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I would like to show that $\operatorname{Arg}z$ is not an analytic function by using the Cauchy–Riemann differential equations.

After a quick search I've found this:

From Wikipedia: Alternatively, the principal value can be calculated in a uniform way using the tangent half-angle formula, the function being defined over the complex plane but excluding the origin:

$ \operatorname{Arg}(x + iy) = \begin{cases} 2 \arctan \left( \frac{y}{\sqrt{x^2+y^2}+x} \right) & \qquad x > 0 \text{ or } y \ne 0 \\ \pi & \qquad x < 0 \text{ and } y = 0 \\ \text{undefined} & \qquad x = 0 \text{ and } y = 0 \end{cases} $

Unfortunately, I was not able to make further progress. My question: Is it possible to show that $\operatorname{Arg}z$ is not an analytic function by using the Cauchy–Riemann differential equations?

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$\operatorname{Arg}:\mathbb{C}\to\mathbb{R}$ ... – Neal Mar 26 '12 at 23:20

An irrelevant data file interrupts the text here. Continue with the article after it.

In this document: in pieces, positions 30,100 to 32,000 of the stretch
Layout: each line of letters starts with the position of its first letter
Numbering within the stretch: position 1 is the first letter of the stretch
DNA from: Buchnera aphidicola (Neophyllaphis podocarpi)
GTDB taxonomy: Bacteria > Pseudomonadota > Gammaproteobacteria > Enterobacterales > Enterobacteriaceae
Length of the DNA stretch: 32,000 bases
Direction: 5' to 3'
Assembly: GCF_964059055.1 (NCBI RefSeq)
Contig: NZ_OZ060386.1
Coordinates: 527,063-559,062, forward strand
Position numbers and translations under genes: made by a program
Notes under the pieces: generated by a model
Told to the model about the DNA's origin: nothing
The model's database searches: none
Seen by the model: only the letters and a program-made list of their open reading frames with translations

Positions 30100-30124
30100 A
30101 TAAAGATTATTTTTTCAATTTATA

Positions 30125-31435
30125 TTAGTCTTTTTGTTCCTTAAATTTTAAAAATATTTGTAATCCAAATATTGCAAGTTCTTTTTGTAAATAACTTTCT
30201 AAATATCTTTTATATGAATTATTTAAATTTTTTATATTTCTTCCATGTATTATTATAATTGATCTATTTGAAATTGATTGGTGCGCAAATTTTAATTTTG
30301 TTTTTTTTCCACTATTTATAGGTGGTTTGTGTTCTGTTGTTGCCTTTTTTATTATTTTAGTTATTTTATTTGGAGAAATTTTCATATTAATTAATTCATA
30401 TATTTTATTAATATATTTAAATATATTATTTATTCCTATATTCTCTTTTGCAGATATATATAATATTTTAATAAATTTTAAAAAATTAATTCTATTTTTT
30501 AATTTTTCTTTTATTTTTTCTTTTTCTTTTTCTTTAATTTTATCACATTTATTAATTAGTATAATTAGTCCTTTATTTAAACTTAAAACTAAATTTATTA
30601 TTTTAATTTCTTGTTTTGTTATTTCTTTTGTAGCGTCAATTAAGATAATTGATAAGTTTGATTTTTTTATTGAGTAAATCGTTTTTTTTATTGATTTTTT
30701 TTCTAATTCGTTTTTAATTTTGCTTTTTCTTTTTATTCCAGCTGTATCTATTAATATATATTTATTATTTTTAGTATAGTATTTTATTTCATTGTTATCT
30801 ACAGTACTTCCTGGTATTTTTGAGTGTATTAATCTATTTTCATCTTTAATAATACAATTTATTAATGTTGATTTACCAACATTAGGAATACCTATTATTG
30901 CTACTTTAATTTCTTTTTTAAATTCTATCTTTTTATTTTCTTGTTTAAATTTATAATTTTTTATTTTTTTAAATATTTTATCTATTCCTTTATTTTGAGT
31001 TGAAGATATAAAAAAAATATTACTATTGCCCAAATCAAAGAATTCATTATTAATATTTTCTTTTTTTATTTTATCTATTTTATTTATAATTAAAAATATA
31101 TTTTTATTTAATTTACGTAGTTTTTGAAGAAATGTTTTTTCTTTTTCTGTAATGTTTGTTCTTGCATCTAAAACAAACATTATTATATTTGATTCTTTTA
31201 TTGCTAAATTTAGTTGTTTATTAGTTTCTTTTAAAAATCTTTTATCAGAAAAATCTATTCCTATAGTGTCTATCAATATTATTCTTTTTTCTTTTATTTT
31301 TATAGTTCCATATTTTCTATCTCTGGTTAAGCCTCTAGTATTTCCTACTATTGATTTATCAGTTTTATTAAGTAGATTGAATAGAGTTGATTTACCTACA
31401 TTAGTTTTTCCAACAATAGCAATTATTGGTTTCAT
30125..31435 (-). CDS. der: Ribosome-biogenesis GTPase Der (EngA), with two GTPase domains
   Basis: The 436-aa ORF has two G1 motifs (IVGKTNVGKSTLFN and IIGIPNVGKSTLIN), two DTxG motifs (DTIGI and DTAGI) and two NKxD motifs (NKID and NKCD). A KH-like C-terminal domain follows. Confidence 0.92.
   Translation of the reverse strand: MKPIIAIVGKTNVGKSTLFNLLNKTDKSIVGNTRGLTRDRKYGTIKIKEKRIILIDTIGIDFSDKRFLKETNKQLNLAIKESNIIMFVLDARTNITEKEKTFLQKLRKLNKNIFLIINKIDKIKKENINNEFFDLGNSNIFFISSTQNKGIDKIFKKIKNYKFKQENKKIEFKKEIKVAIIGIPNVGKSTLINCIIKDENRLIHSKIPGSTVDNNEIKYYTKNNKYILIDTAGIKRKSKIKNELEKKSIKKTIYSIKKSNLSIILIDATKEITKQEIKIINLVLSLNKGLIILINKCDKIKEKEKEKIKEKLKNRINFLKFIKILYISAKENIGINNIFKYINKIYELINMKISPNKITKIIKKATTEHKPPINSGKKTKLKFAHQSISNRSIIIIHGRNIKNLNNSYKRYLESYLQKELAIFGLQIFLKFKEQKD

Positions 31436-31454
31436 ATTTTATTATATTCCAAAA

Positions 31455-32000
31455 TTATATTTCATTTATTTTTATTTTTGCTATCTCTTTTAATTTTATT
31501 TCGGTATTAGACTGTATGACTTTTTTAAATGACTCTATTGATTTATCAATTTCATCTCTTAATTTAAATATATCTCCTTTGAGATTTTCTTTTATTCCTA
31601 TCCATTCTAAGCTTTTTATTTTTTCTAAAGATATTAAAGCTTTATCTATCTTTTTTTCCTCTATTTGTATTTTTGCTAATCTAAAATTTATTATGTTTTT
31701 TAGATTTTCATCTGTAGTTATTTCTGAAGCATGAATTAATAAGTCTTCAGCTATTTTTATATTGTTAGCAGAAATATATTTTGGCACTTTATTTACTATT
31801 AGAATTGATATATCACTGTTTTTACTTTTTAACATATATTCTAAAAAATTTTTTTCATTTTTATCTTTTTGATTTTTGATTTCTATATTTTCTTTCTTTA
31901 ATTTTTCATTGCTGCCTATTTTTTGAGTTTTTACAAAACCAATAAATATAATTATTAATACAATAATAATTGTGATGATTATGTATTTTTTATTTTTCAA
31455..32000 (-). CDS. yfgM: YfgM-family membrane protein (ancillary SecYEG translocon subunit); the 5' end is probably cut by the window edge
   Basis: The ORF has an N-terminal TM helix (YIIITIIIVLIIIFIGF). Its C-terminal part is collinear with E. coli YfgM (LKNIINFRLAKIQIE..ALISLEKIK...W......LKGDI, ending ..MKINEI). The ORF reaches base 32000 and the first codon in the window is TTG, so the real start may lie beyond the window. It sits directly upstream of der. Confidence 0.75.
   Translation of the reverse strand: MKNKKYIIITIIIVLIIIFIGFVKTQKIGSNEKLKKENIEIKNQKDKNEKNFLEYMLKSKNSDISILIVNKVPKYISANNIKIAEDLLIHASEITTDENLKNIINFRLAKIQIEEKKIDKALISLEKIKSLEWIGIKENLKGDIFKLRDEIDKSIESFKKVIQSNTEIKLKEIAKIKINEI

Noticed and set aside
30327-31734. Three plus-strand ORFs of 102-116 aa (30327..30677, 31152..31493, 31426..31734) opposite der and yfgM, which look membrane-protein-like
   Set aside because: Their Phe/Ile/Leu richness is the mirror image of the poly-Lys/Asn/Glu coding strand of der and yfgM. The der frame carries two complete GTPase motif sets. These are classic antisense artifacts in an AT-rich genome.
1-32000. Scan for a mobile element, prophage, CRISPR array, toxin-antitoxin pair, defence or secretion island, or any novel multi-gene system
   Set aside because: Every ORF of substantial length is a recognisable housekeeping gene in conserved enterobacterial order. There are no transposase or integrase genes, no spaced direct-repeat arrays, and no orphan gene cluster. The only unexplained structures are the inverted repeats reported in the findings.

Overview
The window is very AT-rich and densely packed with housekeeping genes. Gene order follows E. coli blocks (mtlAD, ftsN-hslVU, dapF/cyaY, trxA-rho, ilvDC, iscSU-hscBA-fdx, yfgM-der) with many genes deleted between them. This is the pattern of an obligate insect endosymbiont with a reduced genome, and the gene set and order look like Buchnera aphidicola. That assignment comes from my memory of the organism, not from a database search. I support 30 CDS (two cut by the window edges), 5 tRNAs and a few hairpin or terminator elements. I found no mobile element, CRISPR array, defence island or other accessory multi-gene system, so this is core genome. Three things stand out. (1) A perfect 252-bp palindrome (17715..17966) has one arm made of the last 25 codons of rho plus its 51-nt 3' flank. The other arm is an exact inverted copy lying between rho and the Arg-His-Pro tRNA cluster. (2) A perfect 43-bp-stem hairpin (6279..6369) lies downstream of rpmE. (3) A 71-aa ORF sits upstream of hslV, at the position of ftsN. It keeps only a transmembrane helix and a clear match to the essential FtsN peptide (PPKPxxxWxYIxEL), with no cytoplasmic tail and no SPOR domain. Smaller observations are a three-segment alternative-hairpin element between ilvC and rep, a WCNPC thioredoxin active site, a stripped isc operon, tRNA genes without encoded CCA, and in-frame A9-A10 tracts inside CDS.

What is your definition of $arg(z)$? does it take values in $S^1$ or in $\mathbb{R}$ or in $\mathbb{R}\subset \mathbb{C}$? The way I think of the Cauchy-Riemann equations, you need to be able to apply them to functions with values in $\mathbb{C}$. On the other hand, I think of $arg(z)$ as taking values in $S^1$. Once this definition problem has been settled, I would sidestep this formula nonsense and compute Cauchy-Riemann on the composition $arg( \operatorname{e}^{s+it} ) = t$ or $=t (mod 2\pi)$. – Sam Lisi Mar 26 '12 at 23:26
up vote 7 down vote accepted

As Neal points out in the comments, there's no need to use an explicit formula for $\arg$ because there is a more general, and very simple, principle at work here. Any complex-analytic function $\mathbb{C}\to\mathbb{R}$ must be constant, but the argument function is nonconstant. The Cauchy-Riemann equations tell us, because the imaginary part $v:=0$ is constant, that $u_x$ and $u_y$ are also $0$ and hence $u$ (the real part) is constant. This sidesteps any formal or technical work you would otherwise need to do here.

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